The UK government in Westminster is threatening to block new gender recognition legislation passed in Scotland.
The new bill, which passed on Thursday in the Scottish Parliament with 86 to 39 votes in its favour, will allow people as young as 16 to change their gender through self-declaration – without the need for a medical certificate.
It will be the first country in the UK to introduce a self-declaration system.
Scottish lawmakers argue the legislation is needed because it will make the lives of the country’s transgender community easier.
“Removing the need for medical diagnosis for a trans person who wants to legally change their gender is actually one of the purposes of this legislation, because the need for that is one of the most intrusive, traumatic and dehumanising parts of the current system,” Nicola Sturgeon, Scotland’s First Minister, said.
The new rules will require anyone applying for a Gender Recognition Certificate to have lived full-time in their declared identity for three months. And that timeline is extended to six months if they are between 16 and 17.
The previous system required that they waited two years before making the change.
It also creates a three-month “reflection period”, during which a person can change their mind.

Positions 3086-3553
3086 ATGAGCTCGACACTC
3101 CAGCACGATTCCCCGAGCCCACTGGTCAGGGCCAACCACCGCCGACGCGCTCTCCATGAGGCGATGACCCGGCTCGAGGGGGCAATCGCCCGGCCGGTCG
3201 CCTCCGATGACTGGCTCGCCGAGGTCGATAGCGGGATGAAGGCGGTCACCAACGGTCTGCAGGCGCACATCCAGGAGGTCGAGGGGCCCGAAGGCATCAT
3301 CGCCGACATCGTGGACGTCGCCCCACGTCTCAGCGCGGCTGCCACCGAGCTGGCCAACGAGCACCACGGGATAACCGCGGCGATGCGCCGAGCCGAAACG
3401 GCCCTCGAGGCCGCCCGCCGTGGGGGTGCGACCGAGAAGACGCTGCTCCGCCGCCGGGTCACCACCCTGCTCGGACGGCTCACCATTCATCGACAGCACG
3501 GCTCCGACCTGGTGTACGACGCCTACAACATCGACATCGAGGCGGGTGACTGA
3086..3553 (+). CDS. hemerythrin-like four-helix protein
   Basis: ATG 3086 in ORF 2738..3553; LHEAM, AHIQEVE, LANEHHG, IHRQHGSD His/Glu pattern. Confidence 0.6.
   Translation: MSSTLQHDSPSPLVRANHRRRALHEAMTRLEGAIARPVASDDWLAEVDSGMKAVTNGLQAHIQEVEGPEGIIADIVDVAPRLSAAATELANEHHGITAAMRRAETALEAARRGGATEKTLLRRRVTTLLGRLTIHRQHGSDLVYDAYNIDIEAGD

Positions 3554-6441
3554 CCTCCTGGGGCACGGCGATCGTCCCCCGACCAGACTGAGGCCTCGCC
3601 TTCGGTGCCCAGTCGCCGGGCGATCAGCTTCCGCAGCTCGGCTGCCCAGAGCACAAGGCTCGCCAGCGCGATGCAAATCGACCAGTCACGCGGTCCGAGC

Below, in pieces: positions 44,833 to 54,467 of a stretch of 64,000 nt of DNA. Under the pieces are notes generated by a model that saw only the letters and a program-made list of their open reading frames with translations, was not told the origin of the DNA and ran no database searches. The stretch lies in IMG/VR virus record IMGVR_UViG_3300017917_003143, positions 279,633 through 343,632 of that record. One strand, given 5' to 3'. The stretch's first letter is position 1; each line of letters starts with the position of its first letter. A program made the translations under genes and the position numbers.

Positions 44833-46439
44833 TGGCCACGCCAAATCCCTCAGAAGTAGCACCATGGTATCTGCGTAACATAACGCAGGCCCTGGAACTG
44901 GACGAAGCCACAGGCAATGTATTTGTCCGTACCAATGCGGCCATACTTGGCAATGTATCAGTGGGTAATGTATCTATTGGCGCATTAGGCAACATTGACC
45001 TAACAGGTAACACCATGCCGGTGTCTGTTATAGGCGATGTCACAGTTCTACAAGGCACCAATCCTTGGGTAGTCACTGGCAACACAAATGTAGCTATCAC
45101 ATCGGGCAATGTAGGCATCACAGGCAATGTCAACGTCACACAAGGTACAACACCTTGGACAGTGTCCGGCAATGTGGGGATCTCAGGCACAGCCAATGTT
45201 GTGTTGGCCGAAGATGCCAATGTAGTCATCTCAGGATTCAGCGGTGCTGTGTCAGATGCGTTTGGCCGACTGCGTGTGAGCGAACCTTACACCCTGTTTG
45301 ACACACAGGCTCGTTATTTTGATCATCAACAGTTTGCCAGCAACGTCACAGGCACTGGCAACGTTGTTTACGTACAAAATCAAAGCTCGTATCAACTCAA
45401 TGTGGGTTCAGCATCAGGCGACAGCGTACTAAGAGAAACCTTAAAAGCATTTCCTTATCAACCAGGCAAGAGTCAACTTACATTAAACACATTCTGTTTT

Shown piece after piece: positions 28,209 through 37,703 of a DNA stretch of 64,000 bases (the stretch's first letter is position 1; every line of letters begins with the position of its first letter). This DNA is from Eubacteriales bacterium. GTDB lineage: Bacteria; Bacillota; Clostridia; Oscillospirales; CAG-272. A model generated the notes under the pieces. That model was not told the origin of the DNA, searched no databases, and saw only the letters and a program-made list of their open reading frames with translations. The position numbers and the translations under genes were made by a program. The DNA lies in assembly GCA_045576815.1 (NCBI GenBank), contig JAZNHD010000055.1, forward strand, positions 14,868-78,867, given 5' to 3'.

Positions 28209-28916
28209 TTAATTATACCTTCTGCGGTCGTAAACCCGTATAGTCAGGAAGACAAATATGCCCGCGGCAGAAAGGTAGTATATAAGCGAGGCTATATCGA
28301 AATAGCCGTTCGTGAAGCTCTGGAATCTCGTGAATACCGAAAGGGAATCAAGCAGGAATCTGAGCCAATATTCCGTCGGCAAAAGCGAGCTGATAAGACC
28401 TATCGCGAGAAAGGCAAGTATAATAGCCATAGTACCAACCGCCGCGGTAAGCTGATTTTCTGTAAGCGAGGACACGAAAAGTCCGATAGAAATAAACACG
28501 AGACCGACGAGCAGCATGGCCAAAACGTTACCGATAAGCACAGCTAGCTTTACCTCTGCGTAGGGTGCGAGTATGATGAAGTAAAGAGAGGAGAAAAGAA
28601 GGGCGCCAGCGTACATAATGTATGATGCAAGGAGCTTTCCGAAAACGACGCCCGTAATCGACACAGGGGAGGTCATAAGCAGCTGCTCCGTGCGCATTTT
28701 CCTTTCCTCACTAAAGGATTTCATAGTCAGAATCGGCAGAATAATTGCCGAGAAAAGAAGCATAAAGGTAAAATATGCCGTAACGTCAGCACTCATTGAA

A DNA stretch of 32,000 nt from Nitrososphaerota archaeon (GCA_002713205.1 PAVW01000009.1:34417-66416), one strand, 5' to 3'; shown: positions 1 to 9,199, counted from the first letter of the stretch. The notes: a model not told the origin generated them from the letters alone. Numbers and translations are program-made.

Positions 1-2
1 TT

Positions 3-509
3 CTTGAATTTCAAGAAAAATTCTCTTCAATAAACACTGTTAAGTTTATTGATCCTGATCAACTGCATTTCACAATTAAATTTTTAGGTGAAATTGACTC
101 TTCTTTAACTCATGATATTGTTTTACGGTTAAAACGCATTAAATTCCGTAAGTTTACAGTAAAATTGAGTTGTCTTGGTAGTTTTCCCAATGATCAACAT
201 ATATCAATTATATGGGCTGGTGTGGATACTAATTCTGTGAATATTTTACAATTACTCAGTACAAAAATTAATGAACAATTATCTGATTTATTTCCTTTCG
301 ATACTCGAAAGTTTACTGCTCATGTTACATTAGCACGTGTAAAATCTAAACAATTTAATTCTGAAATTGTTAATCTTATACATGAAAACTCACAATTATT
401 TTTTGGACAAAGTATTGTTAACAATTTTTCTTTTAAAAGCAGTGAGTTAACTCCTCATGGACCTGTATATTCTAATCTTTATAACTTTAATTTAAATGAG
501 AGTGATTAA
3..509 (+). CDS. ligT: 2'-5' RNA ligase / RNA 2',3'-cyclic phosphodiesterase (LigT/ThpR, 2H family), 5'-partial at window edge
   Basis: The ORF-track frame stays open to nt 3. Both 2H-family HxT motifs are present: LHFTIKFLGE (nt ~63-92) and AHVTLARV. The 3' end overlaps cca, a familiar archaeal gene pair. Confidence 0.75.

But after the bill passed, the UK’s Scottish secretary, Alister Jack, said he could prevent it from reaching Royal assent, backing critics who claimed it could endanger women in same-sex spaces such as domestic abuse shelters.
“We will look closely at that, and also the ramifications for the 2010 Equality Act and other UK-wide legislation, in the coming weeks – up to and including a section 35 order stopping the bill going for royal assent if necessary,” he said in a statement.
Westminster has also raised concerns it would cause ‘legal chaos’ and ‘gender tourism’ within the UK, as it is unclear if Scotland’s Gender Recognition Certificate would be valid across the internal borders of the UK.
Meanwhile, in Spain, a similar bill passed in the country’s lower house on Thursday.
The legislation would allow people as young as 16 to change their meşru gender markers without medical supervision.
Minors between 12 and 13 will need a judge’s authorization to change their yasal gender marker, while teenagers between 14 and 16 will have to be accompanied by their kanunî guardians.
The current system in Spain requires a person to be diagnosed by several doctors of gender dysphoria. And in some cases, they also have to prove that they have lived for two years as the gender they identified with or show that they have taken hormones.
Some of the country’s Transgender rights groups say the law represents a “before and after” in LGBTQ+ rights.
The legislation will now move on to Spain’s Senate for final approval.